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Mona Lisa: Hidden markings show that da Vinci "traced" the iconic painting from an earlier sketch


We may never know the secret behind the Mona Lisa's unfathomable smile – but Leonardo da Vinci's iconic 1503 oil portrait revealed one of his other secrets.

French researchers used a high-resolution camera capable of capturing light outside the visible spectrum to examine the masterpiece in unprecedented detail.

The images revealed dots of carbon that are traces of a technique known as "spolvero" or "jumping" – which is used to transfer outlines from a sketch to a new board.

While spolvero is a common technique, this is the first time it has been definitively proven that the final Mona Lisa is based on a preparatory sketch.

The researchers also found evidence that da Vinci had edited the Mona Lisa after completing the work, with her left hand in a slightly different position in the track.

In addition, some of the Spolvero dots appear to correspond to an earlier, abandoned project on which da Vinci painted the Mona Lisa.

French researchers used a high-resolution camera capable of capturing light outside the visible spectrum to examine the masterpiece in unprecedented detail. In the picture: The Spolvero points and hidden details that can be seen under the Mona Lisa with a high-resolution multispectral camera, together with the so-called "Layer Amplification Method" (LAM) to identify the weak spots

The images revealed carbon dots that are traces of a technique known as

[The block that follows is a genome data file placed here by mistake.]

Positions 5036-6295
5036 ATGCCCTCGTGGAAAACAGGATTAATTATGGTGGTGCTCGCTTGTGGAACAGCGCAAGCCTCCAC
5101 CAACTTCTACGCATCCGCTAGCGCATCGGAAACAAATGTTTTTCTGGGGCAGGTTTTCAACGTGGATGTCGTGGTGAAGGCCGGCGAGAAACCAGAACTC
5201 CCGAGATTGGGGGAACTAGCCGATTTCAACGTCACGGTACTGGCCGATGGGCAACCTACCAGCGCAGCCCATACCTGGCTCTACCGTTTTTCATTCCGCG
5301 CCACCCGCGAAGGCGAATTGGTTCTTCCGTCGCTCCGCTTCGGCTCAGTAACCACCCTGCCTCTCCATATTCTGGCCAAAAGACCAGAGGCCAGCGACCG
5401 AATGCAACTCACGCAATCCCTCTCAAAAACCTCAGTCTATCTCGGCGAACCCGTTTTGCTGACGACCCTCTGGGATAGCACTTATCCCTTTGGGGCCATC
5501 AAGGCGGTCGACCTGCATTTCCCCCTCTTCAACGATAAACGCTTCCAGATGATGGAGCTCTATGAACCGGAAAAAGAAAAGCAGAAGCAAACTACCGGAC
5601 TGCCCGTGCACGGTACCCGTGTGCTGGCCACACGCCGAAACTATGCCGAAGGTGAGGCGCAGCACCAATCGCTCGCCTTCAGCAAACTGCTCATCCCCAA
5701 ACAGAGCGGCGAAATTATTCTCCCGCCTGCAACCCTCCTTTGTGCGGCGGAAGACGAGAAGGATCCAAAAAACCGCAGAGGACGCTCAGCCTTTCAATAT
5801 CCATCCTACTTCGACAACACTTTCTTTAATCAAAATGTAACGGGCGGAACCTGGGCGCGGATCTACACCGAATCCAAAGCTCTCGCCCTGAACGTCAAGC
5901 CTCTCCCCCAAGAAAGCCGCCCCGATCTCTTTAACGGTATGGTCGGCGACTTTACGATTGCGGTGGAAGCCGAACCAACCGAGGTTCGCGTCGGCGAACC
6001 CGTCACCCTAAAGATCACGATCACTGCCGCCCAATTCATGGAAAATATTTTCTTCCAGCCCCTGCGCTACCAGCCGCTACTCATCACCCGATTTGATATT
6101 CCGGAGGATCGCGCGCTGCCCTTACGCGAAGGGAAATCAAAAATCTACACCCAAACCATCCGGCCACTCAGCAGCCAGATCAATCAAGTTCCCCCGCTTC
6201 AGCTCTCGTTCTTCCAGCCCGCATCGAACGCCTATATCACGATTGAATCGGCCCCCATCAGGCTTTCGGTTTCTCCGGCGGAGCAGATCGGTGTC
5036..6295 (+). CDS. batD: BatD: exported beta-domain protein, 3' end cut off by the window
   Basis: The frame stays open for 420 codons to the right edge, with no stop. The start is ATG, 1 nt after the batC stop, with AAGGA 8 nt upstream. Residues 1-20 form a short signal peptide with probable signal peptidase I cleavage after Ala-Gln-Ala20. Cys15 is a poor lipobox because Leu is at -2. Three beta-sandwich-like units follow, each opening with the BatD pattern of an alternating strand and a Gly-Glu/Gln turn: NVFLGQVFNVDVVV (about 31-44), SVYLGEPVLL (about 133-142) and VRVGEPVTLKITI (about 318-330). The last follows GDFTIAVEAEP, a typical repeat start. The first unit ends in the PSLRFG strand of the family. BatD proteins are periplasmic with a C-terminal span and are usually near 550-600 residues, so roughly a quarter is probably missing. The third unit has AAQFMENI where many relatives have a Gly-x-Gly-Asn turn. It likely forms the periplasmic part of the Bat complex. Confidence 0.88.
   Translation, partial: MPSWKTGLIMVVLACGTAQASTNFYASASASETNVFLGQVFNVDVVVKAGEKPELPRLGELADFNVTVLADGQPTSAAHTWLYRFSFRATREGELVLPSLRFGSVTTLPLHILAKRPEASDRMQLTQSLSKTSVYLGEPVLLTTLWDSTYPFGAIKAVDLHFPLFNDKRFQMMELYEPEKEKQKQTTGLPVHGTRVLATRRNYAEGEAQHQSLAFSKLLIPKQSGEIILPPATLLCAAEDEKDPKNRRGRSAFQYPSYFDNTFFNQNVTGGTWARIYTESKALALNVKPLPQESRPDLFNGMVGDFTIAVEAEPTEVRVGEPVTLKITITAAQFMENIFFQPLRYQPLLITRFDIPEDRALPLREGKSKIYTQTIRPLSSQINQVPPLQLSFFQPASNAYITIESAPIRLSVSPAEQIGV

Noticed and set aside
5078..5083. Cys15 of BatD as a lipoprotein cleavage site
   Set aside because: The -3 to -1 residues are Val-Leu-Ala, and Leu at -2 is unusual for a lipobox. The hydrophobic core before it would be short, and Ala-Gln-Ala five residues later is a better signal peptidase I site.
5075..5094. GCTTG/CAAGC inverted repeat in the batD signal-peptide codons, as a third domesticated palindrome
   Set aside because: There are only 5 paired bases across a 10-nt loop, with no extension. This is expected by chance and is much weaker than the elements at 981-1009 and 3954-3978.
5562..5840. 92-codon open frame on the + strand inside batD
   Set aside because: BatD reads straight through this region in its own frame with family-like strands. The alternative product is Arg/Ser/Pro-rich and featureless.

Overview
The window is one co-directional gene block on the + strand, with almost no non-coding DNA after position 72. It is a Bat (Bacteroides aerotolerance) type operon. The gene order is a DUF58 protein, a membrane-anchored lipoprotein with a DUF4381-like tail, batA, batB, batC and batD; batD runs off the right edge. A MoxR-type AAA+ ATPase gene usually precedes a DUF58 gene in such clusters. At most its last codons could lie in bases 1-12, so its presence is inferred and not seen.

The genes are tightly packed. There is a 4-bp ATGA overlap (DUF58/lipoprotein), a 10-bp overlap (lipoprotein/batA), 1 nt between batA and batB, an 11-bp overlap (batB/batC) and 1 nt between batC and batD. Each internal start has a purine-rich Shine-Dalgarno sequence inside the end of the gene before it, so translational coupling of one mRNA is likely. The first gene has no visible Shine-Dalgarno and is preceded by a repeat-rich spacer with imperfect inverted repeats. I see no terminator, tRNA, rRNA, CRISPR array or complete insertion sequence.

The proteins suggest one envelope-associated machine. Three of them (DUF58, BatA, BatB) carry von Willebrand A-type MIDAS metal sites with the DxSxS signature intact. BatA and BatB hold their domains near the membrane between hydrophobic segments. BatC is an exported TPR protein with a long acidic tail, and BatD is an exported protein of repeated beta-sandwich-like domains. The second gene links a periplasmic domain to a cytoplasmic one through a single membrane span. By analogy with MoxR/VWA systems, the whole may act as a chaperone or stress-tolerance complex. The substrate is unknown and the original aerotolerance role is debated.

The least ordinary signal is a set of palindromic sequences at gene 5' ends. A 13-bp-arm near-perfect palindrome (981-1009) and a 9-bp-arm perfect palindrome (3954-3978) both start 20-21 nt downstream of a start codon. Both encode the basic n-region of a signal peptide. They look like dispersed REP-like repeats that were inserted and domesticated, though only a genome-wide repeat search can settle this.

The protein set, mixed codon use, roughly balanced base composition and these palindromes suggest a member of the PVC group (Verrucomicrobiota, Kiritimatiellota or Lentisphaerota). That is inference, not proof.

The images revealed carbon dots that are traces of a technique known as

The images revealed dots of charcoal that are traces of a technique known as "spolvero" or "jumping" – which is used to transfer outlines from a sketch to a new board. Pictured a close-up view of the Mona Lisa's forehead, seen in normal light (left) and after multispectral analysis (right). The latter picture shows the Spolvero points tracing the detail under her hairline

The art technique of jumping is no different from the method of copying a picture over tracing paper, as it might be known from art class in school.

To carry out the transfer, the artist drills small holes – either directly in the original sketch or in tracing paper placed on top – and traces the outlines of the image as a series of tiny dots.

This perforated stencil is then placed over the final canvas and a powder – such as graphite, chalk, or pastel – is pushed through the holes, leaving a copy of the original dot-joint-style sketch on the surface where the work is being done .

Falling is ideal when the canvas is not forgiving of mistakes, e.g. E.g. when making an engraving or – in the case of the Mona Lisa – when painting on poplar wood that has been carefully prepared over the course of up to a decade.

Leonardo – who had learned his craft under the Italian master Andrea del Verrocchio – would have been used to painting on such wooden panels, which would have been dried and treated with a mixture of glue, chalk and white pigment.

This creates a smooth, silky surface on which a work can be painted – under the guidance of the spolvero dots that were transferred from preparatory sketches.

"There are many spolveri in other portraits painted by Leonardo," explained paper authors Pascal Cotte and Lionel Simonot.

For example, she continued, the traces can be seen in "The Lady with an Ermine, Ginevra de & # 39; Benci and La Belle Ferronnière".

"So it was surprising that none were discovered in Mona Lisa (before)."

While spolvero is a common technique, this is the first time it has been definitively proven that the final Mona Lisa is based on a preparatory sketch. Pictured a close-up of the Mona Lisa's hands in normal light
While spolvero is a common technique, this is the first time it has been definitively proven that the final Mona Lisa is based on a preparatory sketch. Pictured a close-up view of the Mona Lisa's hands as seen after multispectral analysis. The picture shows the Spolvero points that draw the outline of each hand